Tank the game’s most influential technological advancement in the last 20 years? Now that would be cause for an uproar.

TAKE FIVE

1. It was a pretty good weekend for coaches making debuts. Princeton gave Bill Tierney’s successor, Chris Bates, a win in a very un-Tierney-like shootout with Hofstra. Presbyterian notched an impressive win over the Big East’s Providence for new coach Mike Gongas. And Mike Murphy came close to a monumental upset in his first game as the head coach at Penn. The Quakers had No. 8 Duke on the ropes and led early in the fourth quarter before the Blue Devils pulled away for a 16-11 win.

My take: Bates isn’t looking for a shootout every game, but he had little choice being down two starting defensemen in Chad Wiedmaier (knee) and captain Jeremy Hirsch, who was injured during the game. Providence’s loss to Presbyterian, a perennial doormat in Division I, can’t bode well for the Friars’ foray into the Big East. They have a history of starting slow and playing close games, however. And what’s going on with Duke? Maybe living on the edge early in the season will translate to greater poise in May.

2. Johns Hopkins men’s lacrosse coach Dave Pietramala called out his team Sunday on national TV after the Blue Jays survived a scare from Siena, thanks to Michael Kimmel’s game-winning goal with 48 seconds remaining. “We stunk,” Pietramala said. “They played harder than us. They played better than us.”

My take: Hopkins’ players should prepare for an earful of expletives and some gut wrenching this week as the Jays prepare for Princeton, whom they’ll meet as part of the Konica Minolta Face-Off Classic at M&T Bank Stadium in Baltimore on Saturday. Their offense never got untracked against a Siena team that a week earlier gave up 21 goals to Stony Brook. It doesn’t help that Chris Boland, the team’s leading scorer a year ago, has been benched for the first three games due to a violation of team rules. Petro won’t say what Boland did or when he’ll return, but Hopkins sure could use him.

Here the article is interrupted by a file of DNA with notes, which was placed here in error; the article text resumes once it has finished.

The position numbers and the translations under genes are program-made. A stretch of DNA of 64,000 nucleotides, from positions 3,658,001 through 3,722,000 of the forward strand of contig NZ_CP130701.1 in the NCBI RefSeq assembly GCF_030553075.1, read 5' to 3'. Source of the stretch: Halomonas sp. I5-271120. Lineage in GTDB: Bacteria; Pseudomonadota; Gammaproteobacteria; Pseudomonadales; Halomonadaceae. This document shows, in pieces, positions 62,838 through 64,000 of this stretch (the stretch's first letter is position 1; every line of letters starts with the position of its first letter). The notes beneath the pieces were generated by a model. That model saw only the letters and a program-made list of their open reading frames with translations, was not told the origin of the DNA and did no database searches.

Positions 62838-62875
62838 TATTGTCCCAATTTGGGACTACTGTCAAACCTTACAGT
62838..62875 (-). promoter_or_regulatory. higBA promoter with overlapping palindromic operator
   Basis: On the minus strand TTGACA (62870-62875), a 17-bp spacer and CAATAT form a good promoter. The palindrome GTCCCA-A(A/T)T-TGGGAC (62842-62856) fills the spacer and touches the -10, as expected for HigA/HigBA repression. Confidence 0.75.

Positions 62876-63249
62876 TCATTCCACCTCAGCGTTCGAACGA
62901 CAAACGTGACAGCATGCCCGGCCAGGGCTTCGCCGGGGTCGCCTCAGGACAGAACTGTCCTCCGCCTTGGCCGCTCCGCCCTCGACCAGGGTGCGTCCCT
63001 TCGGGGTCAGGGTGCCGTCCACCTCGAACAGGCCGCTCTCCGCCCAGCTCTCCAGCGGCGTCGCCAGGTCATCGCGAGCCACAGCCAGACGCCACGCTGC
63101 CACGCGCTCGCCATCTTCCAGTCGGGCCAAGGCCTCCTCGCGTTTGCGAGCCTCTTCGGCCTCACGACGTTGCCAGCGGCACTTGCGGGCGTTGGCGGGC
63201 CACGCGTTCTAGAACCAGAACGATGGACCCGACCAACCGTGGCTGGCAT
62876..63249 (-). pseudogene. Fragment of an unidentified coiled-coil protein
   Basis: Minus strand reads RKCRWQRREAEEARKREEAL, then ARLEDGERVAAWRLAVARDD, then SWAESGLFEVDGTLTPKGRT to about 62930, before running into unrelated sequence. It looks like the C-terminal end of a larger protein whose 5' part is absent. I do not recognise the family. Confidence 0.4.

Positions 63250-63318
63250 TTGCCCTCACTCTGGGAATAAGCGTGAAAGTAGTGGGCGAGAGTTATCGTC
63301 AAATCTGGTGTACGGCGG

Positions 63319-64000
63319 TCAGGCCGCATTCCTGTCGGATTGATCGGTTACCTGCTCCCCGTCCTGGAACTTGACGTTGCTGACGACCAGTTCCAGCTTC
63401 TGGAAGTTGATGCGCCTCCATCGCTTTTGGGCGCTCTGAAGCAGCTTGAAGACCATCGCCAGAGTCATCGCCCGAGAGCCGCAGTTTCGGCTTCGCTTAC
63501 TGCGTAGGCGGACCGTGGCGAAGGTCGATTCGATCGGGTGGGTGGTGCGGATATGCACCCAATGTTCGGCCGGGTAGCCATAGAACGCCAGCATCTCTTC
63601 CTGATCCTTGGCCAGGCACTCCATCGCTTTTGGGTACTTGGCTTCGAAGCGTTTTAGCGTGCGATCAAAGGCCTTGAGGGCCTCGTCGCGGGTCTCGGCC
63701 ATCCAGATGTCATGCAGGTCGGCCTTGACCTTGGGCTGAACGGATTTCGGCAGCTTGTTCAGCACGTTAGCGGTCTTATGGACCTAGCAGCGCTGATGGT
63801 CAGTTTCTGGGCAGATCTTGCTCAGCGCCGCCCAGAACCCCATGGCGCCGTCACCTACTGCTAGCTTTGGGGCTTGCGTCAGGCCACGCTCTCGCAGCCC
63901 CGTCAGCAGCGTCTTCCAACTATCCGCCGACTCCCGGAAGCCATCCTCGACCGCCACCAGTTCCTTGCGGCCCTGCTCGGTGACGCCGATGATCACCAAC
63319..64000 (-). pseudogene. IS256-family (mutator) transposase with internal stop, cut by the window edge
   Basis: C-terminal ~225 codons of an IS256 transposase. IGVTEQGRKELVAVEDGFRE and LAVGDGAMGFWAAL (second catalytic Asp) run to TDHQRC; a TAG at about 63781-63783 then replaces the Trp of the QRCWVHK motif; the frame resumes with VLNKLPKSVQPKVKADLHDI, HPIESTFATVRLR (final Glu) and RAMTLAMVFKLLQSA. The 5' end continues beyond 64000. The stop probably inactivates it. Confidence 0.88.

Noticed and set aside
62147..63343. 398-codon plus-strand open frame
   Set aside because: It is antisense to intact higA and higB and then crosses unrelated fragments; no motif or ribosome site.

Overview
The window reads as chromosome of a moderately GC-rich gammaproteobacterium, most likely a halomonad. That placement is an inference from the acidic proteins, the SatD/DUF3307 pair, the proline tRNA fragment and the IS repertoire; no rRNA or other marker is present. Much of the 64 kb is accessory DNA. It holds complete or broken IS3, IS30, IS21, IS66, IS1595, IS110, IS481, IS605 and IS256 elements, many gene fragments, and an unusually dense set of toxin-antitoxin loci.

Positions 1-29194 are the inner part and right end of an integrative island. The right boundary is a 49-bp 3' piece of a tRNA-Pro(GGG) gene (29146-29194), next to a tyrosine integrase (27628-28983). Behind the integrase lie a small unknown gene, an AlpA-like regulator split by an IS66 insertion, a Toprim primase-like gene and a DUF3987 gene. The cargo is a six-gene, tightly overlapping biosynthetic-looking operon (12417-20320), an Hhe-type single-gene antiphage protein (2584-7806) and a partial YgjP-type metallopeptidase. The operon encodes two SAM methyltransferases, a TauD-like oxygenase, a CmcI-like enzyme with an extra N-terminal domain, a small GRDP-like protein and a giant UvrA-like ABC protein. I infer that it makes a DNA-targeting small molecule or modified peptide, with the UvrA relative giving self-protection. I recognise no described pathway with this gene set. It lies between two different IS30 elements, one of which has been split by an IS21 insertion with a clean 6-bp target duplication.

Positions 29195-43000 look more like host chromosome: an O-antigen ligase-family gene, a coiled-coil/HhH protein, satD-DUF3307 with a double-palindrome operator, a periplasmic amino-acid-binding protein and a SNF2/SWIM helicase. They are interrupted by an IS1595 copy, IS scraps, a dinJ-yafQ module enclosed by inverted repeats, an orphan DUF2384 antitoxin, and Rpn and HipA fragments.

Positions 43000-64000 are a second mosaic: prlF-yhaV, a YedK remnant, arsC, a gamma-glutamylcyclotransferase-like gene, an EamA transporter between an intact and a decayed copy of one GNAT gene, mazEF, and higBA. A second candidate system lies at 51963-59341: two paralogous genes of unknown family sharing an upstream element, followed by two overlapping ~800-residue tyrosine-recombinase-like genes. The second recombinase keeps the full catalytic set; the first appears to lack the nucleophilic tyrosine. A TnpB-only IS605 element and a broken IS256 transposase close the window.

3. Following a hard-fought win over Army, Syracuse held onto the spot in this week’s USILA Division I men’s lacrosse poll, setting up a No. 1-vs.-No. 2 showdown Sunday against Virginia in Charlottesville.

My take: There have been some barnburners these first three weeks, but nothing compares to an Orange-Wahoo slobber-knocker. When these teams pulled out of the Face-Off Classic after the event’s first two installments, UVA head coach Dom Starsia said he wanted to put this storied rivalry back on college campuses. In a refreshing bit of candor, he did not downplay its significance. “Some games get more attention than others. This one certainly will, and everyone involved in this rivalry understands that,” Starsia told LMO’s Bob Knuse. “This will be a fun week. In this game, early on in the season when neither one of us really knows our teams that well, there’s a tendency to be a little more wide open than it might be if we played them again in May.” In other words, strap on your seatbelts.

4. Will Yeatman scored three goals in the fourth quarter to spark a wild comeback in No. 6-ranked Maryland’s 15-13 win over No. 12-ranked Georgetown.

My take: With Barney Ehrmann blanketing Grant Catalino, Yeatman, the 6-foot-6 attackman who struggled at times last year after transferring from Notre Dame, answered the call. It was his first hat trick as a Terp. “Last year, we had him for two weeks,” Maryland coach Dave Cottle told LMO’s Joel Censer. Yeatman transferred in late December 2008. “This year, we had the whole fall.” The Terps need Yeatman to be a consistent threat, and not a liability, come May.

5. Navy senior attackman Tim Paul’s college career is over after he suffered a season-ending knee injury in the Midshipmen’s 8-7 loss to Loyola on Feb. 20.

My take: Paul played through several injuries the last four years, but after tearing his anterior cruciate ligament (ACL), he leaves a gaping hole on Navy’s attack. The Mids are 1-2 after getting blown out by North Carolina, 11-4, on Thursday and begin conference play this week. With Paul’s injury, Bucknell has eclipsed Navy as the team to beat in the Patriot League.